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Japan to boost education partnership with Myanmar

March 01, 2018

Japan wants to boost student exchange program. Nyan Lynn Aung/The Myanmar Times

Japan looks forward to more Myanmar students taking part in a student exchange program this year, said Koetsu Yamazaki, president of Kanazawa University in Kanazawa Japan.

“We hope to increase the number of students from Myanmar, but we have not decided yet how many students we are going to accept this year,” Koetsu Yamazaki told The Myanmar Times.

The Japanese government signed a memorandum of agreement with two Myanmar universities – the College of Science and Engineering, Department of Geology, Dagon University in 2016, and University of Medicine 2 Yangon in 2013 – as international partner institutions in the student exchange program.

According to the agreement, the Japanese government will take nine doctoral course students and one research student sent by the Myanmar government in 2017.

Koetsu said the exchange program with Myanmar is mainly focused on teachers and professors from medical and engineering institutions, for master and doctoral courses, and research students.

“Even though we would like to supply other universities, there are no available professors. That’s why we could not sign agreements with the Myanmar government for other universities,” he said.

According to Kanazawa University, in 2017, it took in nearly 250 students from ASEAN countries in its students exchange programme, most of whom were from Indonesia.

The university said the Japanese government accepted 112 students from Indonesia, three from Cambodia, 24 from Malaysia, 10 from Myanmar, one from the Philippines, 26 from Thailand and 71 from Vietnam.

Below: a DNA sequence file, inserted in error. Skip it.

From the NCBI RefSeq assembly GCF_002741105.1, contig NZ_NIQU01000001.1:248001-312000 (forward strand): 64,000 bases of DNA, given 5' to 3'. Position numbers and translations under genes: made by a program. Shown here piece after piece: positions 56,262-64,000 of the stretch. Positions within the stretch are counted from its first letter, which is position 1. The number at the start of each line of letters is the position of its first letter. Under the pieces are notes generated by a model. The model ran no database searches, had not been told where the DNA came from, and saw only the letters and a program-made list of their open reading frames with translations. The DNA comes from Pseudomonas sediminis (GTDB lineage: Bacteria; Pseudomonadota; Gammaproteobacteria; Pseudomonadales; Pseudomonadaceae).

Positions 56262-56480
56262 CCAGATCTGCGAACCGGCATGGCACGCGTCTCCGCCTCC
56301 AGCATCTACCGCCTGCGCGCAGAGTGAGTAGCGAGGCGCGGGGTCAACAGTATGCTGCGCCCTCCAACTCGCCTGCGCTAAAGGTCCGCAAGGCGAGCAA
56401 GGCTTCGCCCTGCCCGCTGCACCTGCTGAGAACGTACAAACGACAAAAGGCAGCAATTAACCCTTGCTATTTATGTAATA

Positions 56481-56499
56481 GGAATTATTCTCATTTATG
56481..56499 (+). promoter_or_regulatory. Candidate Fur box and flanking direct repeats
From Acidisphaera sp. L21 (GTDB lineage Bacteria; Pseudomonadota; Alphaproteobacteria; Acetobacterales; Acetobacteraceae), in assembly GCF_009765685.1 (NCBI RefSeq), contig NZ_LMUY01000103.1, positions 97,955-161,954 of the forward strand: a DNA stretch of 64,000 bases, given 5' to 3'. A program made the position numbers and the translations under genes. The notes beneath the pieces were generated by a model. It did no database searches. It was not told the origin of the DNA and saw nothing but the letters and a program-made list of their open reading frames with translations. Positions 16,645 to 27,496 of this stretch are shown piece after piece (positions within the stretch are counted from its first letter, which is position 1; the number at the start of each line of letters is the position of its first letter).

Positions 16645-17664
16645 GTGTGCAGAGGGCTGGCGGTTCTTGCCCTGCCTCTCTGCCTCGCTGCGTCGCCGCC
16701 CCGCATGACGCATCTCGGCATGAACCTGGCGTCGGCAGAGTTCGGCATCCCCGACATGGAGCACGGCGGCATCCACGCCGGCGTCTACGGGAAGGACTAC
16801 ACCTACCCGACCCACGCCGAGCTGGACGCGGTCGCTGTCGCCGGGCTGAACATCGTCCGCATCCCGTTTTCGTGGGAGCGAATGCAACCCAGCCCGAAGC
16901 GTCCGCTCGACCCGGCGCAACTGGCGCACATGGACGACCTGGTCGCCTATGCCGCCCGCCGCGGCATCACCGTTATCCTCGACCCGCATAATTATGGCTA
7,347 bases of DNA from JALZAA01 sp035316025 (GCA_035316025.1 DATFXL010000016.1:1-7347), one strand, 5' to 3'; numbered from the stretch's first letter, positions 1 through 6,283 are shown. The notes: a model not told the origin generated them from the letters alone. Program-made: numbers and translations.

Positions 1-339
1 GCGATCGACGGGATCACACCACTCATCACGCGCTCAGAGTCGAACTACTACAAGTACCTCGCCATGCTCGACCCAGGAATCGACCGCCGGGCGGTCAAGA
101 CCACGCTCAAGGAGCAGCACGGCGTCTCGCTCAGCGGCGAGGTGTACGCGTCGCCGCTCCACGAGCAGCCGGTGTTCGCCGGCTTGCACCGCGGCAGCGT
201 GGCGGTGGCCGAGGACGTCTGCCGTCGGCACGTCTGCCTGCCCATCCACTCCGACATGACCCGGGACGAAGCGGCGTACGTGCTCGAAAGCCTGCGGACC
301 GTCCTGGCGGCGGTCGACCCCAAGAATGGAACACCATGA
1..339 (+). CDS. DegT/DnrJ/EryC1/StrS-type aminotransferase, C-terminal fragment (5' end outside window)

“Some programs are dependent on the budget, which mostly comes from JICA. That’s why we could not provide scholarship programmes for ASEAN countries recently,” Koetsu said.

He added that about 130 million yen (US$1.17 million/K1.58 billion) has been set aside for the international student exchange program each year, although this budget is not enough for scholarships.

“Human development is important. Therefore we are trying to supply it in every field, such as humanities, law, regional development, mathematics, medicine, pharmacy and biological science,” Koetsu said.

Akemi Hayashi, director of the Global Affairs Support Office of Kanazawa University, said the Japanese government accepts 50 to 70 international students from ASEAN countries, including Myanmar, every year, and it is looking forward to accepting more than 100 students from ASEAN countries this year.

She said the university term begins in April and the students have been invited through the government.

“I believe that we could invite more students from Myanmar, and I hope that there will be more long-term students,” she said.

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